Three ways to use geospatial data in analytics
Geospatial data can be extremely powerful for a wide variety of use cases. Geospatial analysis – i.e. the practice of incorporating spatial characteristics in various kinds of analysis- has been incorporated in BI and visualization solutions for at least several years. Recently I’ve been hearing a lot from vendors about geospatial applications and using geospatial data in a range of more advanced analytics. In a recent TDWI technology survey, you can see that the geospatial analytics is growing in importance. We asked the respondents, “What kind of analytics are you currently using in your organization today to analyze data? In three years?” and “What kinds of techniques and tools is your organization using for big data analysis both today and in three years?” In the figure below, the 39% of respondents were currently using geospatial analysis and this number jumped to 79% in three years. The number of respondents answering affirmatively that geospatial analysis would be used in their big data solutions in three years was 81%.
Companies are becoming excited by the prospect of incorporating geospatial data into analysis. In terms of more advanced analytics, here are few examples of the kinds of analysis I’ve been hearing about:
- Predictive analytics. Geo-location data is being incorporated into predictive analytics. The most recent example of this is KXEN (www.kxen.com) announcing support for geo-location in its predictive analytics solution. KXEN will support data sources such as GPS, phone calls, machine sensors, geo-referenced signals, and social media. This includes capabilities for location-awareness, co-location, and path identification. For instance, marketers could use this kind of data to determine how likely someone is to purchase something at a store based on the path they took to get there (based on what others who took similar paths with a similar profile did) and offer a coupon based on this.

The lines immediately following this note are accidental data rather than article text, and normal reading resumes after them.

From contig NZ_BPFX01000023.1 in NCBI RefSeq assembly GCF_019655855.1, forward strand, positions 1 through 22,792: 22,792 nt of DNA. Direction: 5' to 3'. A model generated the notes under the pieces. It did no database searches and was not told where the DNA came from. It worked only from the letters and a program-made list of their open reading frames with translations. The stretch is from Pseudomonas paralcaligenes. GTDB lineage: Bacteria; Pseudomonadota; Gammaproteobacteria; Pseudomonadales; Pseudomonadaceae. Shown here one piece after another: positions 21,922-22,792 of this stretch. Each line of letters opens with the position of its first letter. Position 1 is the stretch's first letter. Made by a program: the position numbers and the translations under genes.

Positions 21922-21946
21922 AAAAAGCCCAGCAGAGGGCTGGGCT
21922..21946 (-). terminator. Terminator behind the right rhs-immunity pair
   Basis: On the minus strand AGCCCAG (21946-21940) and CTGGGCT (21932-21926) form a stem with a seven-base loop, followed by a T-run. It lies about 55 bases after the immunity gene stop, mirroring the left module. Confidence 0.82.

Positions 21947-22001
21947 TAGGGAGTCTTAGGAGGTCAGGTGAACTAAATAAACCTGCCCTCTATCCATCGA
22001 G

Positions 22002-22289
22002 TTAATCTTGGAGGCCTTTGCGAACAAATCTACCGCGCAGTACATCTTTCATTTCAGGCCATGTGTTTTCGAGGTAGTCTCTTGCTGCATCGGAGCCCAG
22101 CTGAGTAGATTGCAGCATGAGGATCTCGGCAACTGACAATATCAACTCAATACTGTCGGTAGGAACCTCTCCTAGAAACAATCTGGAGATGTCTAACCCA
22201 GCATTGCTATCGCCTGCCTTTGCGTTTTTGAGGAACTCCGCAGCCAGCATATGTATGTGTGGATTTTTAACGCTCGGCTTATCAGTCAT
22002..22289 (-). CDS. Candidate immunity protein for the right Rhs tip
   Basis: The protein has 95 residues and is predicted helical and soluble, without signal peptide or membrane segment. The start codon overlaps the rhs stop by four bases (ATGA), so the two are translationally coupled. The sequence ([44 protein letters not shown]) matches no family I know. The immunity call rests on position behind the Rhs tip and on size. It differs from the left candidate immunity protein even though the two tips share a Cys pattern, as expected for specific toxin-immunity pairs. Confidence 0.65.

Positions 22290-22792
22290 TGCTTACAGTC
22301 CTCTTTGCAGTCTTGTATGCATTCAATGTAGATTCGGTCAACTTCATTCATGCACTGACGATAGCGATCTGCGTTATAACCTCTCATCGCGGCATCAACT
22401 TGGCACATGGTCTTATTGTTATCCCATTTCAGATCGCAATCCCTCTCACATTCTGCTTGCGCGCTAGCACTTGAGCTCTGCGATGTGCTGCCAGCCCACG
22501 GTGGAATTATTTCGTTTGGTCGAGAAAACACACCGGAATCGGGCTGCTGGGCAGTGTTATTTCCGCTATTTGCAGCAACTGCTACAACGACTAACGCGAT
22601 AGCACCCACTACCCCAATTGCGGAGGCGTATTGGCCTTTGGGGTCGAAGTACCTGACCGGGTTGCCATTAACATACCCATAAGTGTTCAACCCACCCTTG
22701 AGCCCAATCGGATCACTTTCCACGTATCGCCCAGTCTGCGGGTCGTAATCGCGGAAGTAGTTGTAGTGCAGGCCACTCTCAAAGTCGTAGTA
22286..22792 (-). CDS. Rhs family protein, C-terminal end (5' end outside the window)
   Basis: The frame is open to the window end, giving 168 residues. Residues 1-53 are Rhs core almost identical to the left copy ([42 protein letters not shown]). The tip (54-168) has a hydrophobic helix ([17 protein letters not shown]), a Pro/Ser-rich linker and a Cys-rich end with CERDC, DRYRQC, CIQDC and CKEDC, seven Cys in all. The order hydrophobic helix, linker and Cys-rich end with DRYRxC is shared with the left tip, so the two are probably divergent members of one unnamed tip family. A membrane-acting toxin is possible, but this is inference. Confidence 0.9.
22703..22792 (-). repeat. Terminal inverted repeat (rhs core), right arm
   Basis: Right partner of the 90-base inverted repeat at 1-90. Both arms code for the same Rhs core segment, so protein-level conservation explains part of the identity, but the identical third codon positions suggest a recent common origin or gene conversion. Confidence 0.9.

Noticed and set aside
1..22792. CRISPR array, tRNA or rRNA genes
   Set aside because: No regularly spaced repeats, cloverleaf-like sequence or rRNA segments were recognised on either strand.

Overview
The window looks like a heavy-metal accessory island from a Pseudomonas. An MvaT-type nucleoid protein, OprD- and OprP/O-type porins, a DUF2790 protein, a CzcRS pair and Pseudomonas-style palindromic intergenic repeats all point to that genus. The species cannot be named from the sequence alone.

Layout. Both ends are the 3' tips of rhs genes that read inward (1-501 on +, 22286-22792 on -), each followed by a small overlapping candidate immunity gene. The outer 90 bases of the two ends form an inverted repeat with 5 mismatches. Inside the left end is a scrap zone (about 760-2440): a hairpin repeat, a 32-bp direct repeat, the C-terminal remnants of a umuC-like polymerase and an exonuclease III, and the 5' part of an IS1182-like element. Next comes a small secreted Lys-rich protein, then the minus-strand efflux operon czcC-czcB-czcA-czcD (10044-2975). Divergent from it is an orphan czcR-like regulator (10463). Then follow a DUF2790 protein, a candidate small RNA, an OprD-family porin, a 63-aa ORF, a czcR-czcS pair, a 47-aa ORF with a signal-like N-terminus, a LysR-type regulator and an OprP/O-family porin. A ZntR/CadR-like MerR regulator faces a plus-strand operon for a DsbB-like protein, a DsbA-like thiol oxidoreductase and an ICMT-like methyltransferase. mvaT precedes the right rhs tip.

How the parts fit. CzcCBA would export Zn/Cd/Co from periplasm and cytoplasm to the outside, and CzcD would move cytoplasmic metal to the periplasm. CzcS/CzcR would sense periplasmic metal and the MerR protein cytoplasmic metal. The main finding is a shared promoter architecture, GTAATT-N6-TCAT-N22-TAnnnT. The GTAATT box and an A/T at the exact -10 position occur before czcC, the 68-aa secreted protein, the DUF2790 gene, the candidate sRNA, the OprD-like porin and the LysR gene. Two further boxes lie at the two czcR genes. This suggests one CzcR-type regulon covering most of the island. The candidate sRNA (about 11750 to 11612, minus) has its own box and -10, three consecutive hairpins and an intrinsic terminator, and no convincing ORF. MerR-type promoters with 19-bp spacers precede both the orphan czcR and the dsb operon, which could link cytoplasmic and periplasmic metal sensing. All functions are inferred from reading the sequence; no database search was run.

- Operational Intelligence. Operational intelligence incorporates analytics as part of a business process. Companies like Vitria (www.vitria.com) that provide operational intelligence solutions, support geospatial data. For instance, a wireless telephone company that monitors its network could use location data to determine which cell tower to fix based on where their high value customers are located.
- Situational Intelligence. Situational intelligence is a technique that integrates and correlates large volumes of multidimensional real time and historical data to identify and act on a problem. Part of that data is often geospatial For example, companies like Space Time Insight (www.spacetimeinsight.com) provide this kind of solution to help companies that deal with physical assets. Visualizing and analyzing this data can help answer questions like what happened, where did it happen, and why did it happen. Companies such as utility companies would use this information to a pinpoint problem and find the closest person to fix it.
I expect to hear a lot more about geospatial data and geospatial analysis moving forward. I’ll be writing more on the topic in the second half of 2013 and in 2014. Stay tuned.
Posted by Fern Halper, Ph.D. on July 1, 2013